The News México City, April 4, 1997
IMMIGRATION LAW CONTROVERSY
DEFIANT ZEDILLO BREAKS SILENCE
By MATTHEW BRAYMAN
The News Staff Reporter
President Ernesto Zedillo Ponce de Leon pledged Thursday to use all the diplomatic and legal force at his government's disposal to protect Mexicans living in the United States, joining a growing tide of sentiment against a controversial U.S. anti-immigration law. Presidents from all three major political parties, a phalanx of federal legislators and Foreign Relations Secretary Jose Angel Gurria Treviño have independently criticized the law, which went into effect this week and is designed to greater police U.S. borders and deport any illegal aliens. Criticism has centered around fear that the law, which many have classified as the strictest in U.S. immigration history, will create a climate of suspicion and legal residents of Mexican origin will suffer.
"We will not tolerate foreign forces dictating and enacting laws on Mexicans," said Zedillo in a speech Thursday in Campeche. Congressional legislators and high-ranking Foreign Relations Secretariat (SRE) members have threatened to appeal the law in an international forum, and several formal communiques have been sent to the different branches of the U.S. government. Zedillo warned that any human rights abuses against "our brothers" living abroad will be answered with the "full force of all the legal instruments at our disposal."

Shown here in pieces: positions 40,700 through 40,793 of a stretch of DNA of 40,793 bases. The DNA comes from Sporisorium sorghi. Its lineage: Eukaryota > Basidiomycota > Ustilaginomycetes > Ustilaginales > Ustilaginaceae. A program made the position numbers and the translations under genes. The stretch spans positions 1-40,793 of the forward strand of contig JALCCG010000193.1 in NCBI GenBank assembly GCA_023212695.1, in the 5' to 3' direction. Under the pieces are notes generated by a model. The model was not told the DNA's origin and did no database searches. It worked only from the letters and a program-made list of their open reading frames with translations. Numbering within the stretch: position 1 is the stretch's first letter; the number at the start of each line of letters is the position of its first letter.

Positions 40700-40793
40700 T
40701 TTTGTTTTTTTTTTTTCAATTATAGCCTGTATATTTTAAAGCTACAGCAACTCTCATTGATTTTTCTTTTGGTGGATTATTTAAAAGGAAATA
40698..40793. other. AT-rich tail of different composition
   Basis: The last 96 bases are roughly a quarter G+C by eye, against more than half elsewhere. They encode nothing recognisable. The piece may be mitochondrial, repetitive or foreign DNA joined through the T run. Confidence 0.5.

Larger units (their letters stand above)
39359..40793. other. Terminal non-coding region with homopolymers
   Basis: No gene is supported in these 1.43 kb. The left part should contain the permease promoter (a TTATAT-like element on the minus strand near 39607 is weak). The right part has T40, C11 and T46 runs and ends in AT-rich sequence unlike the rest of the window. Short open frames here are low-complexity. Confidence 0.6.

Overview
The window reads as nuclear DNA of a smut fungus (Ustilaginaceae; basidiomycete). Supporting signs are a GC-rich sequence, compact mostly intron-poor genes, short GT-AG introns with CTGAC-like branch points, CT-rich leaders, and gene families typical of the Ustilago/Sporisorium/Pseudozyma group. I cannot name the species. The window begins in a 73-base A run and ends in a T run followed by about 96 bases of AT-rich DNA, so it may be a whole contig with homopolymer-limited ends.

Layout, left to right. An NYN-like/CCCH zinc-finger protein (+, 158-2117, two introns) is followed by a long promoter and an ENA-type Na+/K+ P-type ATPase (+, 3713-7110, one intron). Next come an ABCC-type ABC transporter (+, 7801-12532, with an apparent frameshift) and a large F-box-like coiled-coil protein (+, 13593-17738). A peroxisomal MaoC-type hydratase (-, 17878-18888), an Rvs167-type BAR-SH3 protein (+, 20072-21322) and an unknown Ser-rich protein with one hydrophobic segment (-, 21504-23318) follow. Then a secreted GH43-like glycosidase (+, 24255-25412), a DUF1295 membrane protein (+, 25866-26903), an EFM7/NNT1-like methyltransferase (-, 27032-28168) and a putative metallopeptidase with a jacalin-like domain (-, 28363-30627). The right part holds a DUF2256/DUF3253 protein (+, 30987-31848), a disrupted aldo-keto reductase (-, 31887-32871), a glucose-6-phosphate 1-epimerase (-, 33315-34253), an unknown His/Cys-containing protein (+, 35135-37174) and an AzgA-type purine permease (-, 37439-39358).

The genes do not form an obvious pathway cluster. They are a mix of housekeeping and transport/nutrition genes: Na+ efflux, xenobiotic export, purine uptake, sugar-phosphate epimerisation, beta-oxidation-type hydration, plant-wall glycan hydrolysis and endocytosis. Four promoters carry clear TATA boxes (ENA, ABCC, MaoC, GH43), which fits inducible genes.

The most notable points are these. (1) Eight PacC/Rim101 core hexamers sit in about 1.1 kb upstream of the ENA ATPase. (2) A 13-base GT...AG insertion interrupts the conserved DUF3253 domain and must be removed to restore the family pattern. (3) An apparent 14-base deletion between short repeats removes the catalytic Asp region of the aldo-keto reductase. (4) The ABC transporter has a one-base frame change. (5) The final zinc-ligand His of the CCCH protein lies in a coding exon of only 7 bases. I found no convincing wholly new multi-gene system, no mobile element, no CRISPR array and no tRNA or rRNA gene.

By increasing the number of border patrol agents and strengthening barriers along the border, the U.S. law opens the door for abuse of power on the local level, critics charge, and several independent U.S. organizations (including the American Civil Liberties Union) have lodged appeals against it.
Facing this growing national and international dissention, U.S. Attorney General Janet Reno addressed criticism Thursday in Washington. She denied that the law will result in mass deportations or blanket decisions against large numbers of immigrants (two of the negative predictions of Mexican legislators), and Reno assured that application of the law will be consistent with "principles of due process and fair play," the news agency Reuters reported.